Could you attract a cyberstalker or even have your identity stolen from information you posted to an online writer’s forum? Possibly.
Most States have laws against cyberstalking, but reports of online harassment are increasing, according to WHOA (Working to Halt Online Abuse), an organization with a mandate to educate the Internet community about online harassment, empower victims of harassment, and formulate voluntary policies that systems administrators can adopt in order to create harassment-free environments. Their website can be found at http://www.haltabuse.org.
Identity theft is the fastest growing crime in America, with approximately 7,000 new victims in 2002 alone.
But, it’s not always easy to track down the culprits, as many victims have discovered.
Jim didn’t really pay much attention to what he posted to one popular writers’ group over the last few years. He’d seen many arguments get out of control and read numerous accusations about people posing as others. That all changed a few months ago.
“At first I thought I’d made the posts and forgotten. And then I thought I was imagining things when a string of new members on one of the boards all had very similar biographies to mine,” says Jim.
It wasn’t until people started complaining about e-mails Jim supposedly sent that he got really concerned. And then one day he went into a forum and saw his entire life posted. His online stalker had spent days gathering information from various writers’ groups, sometimes going through posts several years old.
“About the only thing that saved me from having my identity completely stolen was the fact that whoever this was got me confused with at least one other person, so the information was jumbled,” he says.
Jim has since been keeping records, of everything posted about him and has managed to obtain a list of IPs the individual posing as him uses. But he’s also deleted or abandoned most of his accounts and has assumed a new name and identity.
One of Jim’s biggest problems was that no one seemed to take his concerns seriously. People he had known and trusted for years would often join in and feed the cyberstalker his information. To so many people it’s just a game, until it happens to them, he points out. Two of the worst culprits included another writer who was also once a victim of a cyberstalker and a man whose website claims he has a background in federal security.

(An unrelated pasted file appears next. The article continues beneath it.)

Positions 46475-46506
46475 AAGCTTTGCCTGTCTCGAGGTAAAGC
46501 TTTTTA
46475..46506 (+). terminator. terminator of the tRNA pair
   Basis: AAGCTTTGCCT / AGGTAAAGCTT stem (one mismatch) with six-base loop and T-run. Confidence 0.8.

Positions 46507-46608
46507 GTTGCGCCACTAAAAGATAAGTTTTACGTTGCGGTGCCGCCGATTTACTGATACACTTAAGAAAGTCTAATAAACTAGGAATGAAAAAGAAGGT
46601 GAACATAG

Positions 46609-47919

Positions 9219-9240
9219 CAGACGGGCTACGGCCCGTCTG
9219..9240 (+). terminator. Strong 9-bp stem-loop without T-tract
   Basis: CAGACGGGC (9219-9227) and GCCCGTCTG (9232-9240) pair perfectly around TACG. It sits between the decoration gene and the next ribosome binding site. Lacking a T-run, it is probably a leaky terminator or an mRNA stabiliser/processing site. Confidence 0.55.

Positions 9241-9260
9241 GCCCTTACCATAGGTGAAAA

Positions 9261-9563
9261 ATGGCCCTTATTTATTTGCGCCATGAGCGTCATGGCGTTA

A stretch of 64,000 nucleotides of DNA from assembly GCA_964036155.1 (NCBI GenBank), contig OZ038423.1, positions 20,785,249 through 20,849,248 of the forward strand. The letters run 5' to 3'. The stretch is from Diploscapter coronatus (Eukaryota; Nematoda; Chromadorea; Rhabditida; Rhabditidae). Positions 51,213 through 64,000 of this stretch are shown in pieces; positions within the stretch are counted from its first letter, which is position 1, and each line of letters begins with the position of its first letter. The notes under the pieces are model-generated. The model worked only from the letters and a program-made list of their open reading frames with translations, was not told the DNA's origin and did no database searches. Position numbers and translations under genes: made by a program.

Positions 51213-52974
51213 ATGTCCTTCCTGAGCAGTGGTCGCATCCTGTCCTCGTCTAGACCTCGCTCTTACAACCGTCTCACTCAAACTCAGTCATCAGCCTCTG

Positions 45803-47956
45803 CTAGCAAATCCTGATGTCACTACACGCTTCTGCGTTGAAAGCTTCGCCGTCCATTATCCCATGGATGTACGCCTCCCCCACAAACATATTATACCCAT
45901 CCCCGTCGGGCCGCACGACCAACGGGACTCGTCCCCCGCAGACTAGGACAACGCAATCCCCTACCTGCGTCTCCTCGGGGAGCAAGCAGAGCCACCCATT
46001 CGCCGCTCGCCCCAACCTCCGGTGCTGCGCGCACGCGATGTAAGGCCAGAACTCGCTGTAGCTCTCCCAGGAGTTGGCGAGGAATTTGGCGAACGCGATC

What can people do to protect themselves on the Internet?
First of all, don’t ever post to a site that allows anyone to join with no questions asked. Sites such as WritersWeekly.com are safer because they only allow people to sign up who are using their ISP e-mail address. At thewell.com, they will actually telephone prospective members to confirm they have provided accurate information.
Take this a step further and make sure the site is well-known and enjoys a good reputation. It would not be unthinkable for a cyberstalker to be the moderator of an online board – the very one you would be sending all of your information to for verification.
Never share any personal details with people you do not know, particularly on public forums, instant messenger systems and blogs. Even casually mentioning a local event or landmark can give someone enough information to track down your location.
Avoid using any form of your real name as your user ID and choose a name that will not indicate if you are a man or a woman.
For more suggestions on how you can protect yourself online visit, http://www.haltabuse.org/resources/im.shtml
George English is a citizen of earth and frequent traveler. His 9 to 5 is in a crowded office where he expresses his creativity with a keyboard and moans about how little money he earns. George decided to moonlight as a freelance writer last year, when he needed new tires for his car. His plan backfired and he realized his net earnings after taxes were less than they would have been had he not freelanced. George now rides a bicycle to work.